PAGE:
I was fortunate to know Terry for almost ten years, beginning with my work on The North American Discworld Conventions after meeting Terry at a book signing in 2005 Along with being a great light in this world and one of my all-time favorite authors, he was also my longtime friend; and it’s hard to know how to sum up my feelings in the wake of his passing.

So much of my life would be different and much less rich without having known Sir Terry. From lending warmth and humor to the reading breaks I took from dry law school texts, to the experiences and wisdom and new opportunities I gained through building conventions from scratch, to wonderful friends I’d never have met if not for a shared love of Discworld, to all of the myriad ways his writing has caused me to ponder and question my views of the world, reading and knowing Terry literally changed my life, and I wouldn’t have it any other way. I know that I am not alone in my feelings here, and my sincerest condolences go out to Terry’s family, his other friends, and the many, many other Discworld fans who are also mourning his death.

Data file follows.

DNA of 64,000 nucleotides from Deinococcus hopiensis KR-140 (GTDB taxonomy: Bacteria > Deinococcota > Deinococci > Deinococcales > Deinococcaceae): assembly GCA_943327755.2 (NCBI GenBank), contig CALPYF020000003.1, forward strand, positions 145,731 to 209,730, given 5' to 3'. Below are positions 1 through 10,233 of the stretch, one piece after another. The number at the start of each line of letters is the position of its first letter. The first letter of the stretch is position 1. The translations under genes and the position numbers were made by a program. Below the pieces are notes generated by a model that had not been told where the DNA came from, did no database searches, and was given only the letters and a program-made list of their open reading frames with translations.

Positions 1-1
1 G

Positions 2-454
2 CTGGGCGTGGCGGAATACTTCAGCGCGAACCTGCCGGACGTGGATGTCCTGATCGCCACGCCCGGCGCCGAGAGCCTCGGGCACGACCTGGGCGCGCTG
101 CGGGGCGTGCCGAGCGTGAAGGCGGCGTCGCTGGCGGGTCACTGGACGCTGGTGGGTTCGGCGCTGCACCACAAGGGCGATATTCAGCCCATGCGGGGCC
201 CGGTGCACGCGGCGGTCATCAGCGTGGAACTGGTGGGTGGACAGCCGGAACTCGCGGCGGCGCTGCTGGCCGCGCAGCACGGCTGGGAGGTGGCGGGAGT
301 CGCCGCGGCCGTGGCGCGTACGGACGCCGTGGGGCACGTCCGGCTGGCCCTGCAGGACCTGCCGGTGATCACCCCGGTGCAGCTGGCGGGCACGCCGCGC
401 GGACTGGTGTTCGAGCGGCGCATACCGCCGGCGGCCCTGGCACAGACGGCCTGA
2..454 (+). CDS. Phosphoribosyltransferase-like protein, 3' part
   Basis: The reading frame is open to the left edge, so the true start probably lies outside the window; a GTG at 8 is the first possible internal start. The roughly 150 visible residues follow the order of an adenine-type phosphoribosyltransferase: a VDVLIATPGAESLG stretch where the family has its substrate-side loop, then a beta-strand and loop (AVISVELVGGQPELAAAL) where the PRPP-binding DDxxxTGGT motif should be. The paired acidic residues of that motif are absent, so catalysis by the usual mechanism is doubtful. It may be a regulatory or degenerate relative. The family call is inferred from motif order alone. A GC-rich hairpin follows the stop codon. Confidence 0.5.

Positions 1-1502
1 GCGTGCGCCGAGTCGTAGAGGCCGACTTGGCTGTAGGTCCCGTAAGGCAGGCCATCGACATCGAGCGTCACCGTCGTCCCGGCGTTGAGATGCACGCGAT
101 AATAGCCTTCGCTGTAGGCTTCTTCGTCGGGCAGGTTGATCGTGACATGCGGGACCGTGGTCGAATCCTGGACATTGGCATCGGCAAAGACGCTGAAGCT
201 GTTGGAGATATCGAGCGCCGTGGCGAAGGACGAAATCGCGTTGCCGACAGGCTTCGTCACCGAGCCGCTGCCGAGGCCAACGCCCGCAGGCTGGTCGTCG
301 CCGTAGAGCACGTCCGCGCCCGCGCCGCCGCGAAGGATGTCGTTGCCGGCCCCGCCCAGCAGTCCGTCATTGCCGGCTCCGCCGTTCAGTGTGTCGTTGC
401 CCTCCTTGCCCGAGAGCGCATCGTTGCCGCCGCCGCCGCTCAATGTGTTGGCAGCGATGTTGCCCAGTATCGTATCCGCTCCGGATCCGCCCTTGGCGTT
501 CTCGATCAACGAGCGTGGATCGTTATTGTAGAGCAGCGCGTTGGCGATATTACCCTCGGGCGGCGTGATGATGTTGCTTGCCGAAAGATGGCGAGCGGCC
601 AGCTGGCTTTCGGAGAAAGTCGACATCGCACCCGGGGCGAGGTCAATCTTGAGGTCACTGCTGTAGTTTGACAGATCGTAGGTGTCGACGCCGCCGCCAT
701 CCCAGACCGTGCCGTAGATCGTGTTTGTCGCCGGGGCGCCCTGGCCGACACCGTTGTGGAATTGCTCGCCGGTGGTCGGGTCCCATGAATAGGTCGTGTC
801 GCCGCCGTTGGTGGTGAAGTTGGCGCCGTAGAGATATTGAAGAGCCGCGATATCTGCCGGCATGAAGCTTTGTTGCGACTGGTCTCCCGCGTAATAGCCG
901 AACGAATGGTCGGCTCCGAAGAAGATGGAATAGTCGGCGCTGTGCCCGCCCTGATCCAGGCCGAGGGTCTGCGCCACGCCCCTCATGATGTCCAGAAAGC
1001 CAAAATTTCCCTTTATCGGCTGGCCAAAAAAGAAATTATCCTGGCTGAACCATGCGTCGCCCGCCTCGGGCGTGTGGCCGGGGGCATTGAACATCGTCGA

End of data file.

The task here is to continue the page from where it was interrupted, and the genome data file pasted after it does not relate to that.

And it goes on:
It’s both a nice thing and a strange one to see all of the public tributes to a person I am mourning on a personal level as well as due to the loss of his amazing talent; but I am very glad to see Terry getting the honor he deserves the world over for his achievements and contributions. Many are paying tribute to and writing about him and his works, and I’m sure that won’t cease any time soon, which is as it should be. It’s great to know that his impact on the world will be felt for years to come; and it’s comforting to read or listen to the social media posts and discussions by fellow Discworld fans and friends. (And this talk by Neil Gaiman, who honored Terry by devoting much of his time at an event onstage on March 12 to reading a bit of Good Omens and remembering Terry in conversation with Michael Chabon.)